Simply, my answer was to rely on the One who will run towards me if I walk towards Him. Lean on Him swt for support, for guidance. Use the Holy Quran as a healing tool and find your inner self, feed your soul of what it has been starved. Give your love, your soul and your energy to The Creator instead of the creation.

If only we would realise that some people are just passing by. They have taught us lessons and more about ourselves, but eventually they have to leave to explore a path that we cannot accompany them on. We are of no benefit to each other anymore, we were just briefly crossing paths.

We do not know the plan of The Protector, but Allah swt the creator of this whole universe knows it is for the best. If only we could see, if only we had patience.

by sister

source:https://escapinglifesshackles.wordpress.com/

A Letter to Myself, to Reverts..

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I know it’s hard to stay motivated, to stay positive. I know of the days where you feel dread and anxiety building up to Ramadan more than excitment, I know how you hide your fasting from loved ones. But hey, you’ve perfected the art of excuses in a bid to escape the questions, the interrogation and the endless battles.

I know the struggles of creeping downstairs at 2am to have a nibble, trying to be as quiet as a mouse but your stumbles reveal you and your mouse becomes more like a herd of elephants in a bid to escape its hunters.

I know how hard it is to fast all day and have to eat by yourself, alone. Especially whilst those surrounding you virtually post endless pictures and messages of their feasts, and most of all – their loved ones. You try to absorb their excitment but all you feel is lost, alone and hopeless.

I know how difficult it is to face those dreaded questions, that interrogation, those awkward anti-Muslim conversations. That cold feeling of isolation and rejection. You aren’t normal enough for your family, but neither do you belong to a culture defined Ummah. It’s hard to fit, and even harder to accept, I know.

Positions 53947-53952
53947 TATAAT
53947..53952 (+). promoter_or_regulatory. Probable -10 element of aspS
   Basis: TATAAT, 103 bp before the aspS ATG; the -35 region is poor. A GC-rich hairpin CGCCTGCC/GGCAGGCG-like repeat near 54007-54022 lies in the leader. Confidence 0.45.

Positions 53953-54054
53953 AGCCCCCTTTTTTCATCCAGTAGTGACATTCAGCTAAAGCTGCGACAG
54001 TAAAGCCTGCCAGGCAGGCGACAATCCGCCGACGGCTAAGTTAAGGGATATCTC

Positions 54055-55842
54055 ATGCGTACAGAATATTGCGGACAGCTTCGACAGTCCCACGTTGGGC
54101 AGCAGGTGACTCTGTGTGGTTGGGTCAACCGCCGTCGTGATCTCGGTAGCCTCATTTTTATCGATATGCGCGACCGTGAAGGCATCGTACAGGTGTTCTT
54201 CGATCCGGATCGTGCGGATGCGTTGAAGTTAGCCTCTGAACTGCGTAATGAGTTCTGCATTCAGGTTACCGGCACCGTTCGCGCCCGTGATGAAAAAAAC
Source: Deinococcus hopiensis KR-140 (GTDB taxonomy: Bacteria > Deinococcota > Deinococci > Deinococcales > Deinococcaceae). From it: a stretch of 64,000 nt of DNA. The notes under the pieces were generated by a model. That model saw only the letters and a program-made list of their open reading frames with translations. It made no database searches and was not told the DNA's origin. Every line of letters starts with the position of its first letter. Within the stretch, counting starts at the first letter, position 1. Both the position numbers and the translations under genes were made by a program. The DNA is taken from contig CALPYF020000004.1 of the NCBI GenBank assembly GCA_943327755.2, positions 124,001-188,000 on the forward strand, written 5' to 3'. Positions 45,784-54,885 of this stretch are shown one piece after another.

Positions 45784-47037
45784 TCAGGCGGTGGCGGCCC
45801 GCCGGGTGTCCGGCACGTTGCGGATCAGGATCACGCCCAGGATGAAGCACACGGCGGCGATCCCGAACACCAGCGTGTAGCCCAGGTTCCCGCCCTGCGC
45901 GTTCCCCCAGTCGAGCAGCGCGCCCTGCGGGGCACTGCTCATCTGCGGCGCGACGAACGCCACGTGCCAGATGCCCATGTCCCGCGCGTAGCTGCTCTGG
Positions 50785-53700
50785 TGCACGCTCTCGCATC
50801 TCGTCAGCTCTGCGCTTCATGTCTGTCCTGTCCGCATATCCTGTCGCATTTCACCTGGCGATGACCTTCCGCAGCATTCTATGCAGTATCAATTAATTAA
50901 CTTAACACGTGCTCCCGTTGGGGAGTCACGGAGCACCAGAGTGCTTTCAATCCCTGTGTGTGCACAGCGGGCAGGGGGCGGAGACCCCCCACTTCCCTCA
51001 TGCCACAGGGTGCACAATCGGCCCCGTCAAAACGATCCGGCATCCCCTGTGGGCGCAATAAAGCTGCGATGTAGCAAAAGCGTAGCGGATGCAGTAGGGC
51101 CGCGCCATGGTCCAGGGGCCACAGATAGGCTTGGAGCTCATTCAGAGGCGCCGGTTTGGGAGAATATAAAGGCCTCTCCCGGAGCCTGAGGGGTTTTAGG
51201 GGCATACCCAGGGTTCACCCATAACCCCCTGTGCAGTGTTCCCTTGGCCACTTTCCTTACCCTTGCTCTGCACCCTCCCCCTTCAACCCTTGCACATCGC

I understand how difficult it may be to sneak around in a bid to hide your hijab or your modest clothing, participating in a lifelong game of Hide and Seek to conceal your identity. Almost running two lives because you aren’t ready for the confrontation, I know.

But hold on, you will get through it. To reach the light you have to go through darkness, and this is your darkness. Keep walking, keep striving for the light and most of all, keep yearning for Jannah, the place where you will have no pain and this life will seem like a blink of an eye. Make dua, and lots of it. Don’t underestimate the power of prayer.

Allah (ﷻ) is the Best of Planners, recall the hardships of the Prophet (ﷺ) and his sahaba (RA) and remember all they did to spread Islam, all they sacrificed.

Sabr (patience) and Tawakkul (Trust in Allah) ..

Together we will make it through, you will find the strength.

by: sister written @ June 11, 2015June 11, 2015

(source: https://escapinglifesshackles.wordpress.com/2015/06/11/a-letter-to-myself-to-reverts/#more-136)

My Story By Noureen Roberts (USA)

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My hijab is empowering and powerful
My Story By Noureen Roberts (USA)

I am 24 and recently reverted to Islam. I have been wearing hijab for just over three months now.

I don’t just like my hijab, I love it. It has become such a part of me and I would feel very off without it. The first day that I started wearing it, it just felt so right.

My hijab is not a burden or a pain or a nuisance. It is not hot or itchy. It is not in the way, annoying, or cumbersome. It is not time consuming or ugly. It is not oppressive or restrictive; it does not prevent me from doing anything. My hijab is nothing bad, nothing negative, and nothing harmful.

My hijab is pretty and nice and awesome. It is comfortable, warm, and protective. My hijab is empowering and powerful.

My hijab reminds me that I am always in the presence of Allah swt. It reminds me of my faith and to stay strong in it.

My hijab says please don’t be negative around me; I don’t have room for your darkness. It says make small talk with me. It says I am strong. It says look at me with respect; look at me not my body; have interest in me not my body. It says please refrain from hitting on me because I do not need your remarks.

I would take what I have now over what I used to have any day. People do not hit on me; I do not get cat-calls. I can just go out and not be bothered, or if people talk to me there is no underlying intention.

My hijab lets me know that I am too beautiful, too precious, and too important to be put on display. It tells me that I am something more than I ever realized.

That is why I choose to not only wear, but love my hijab.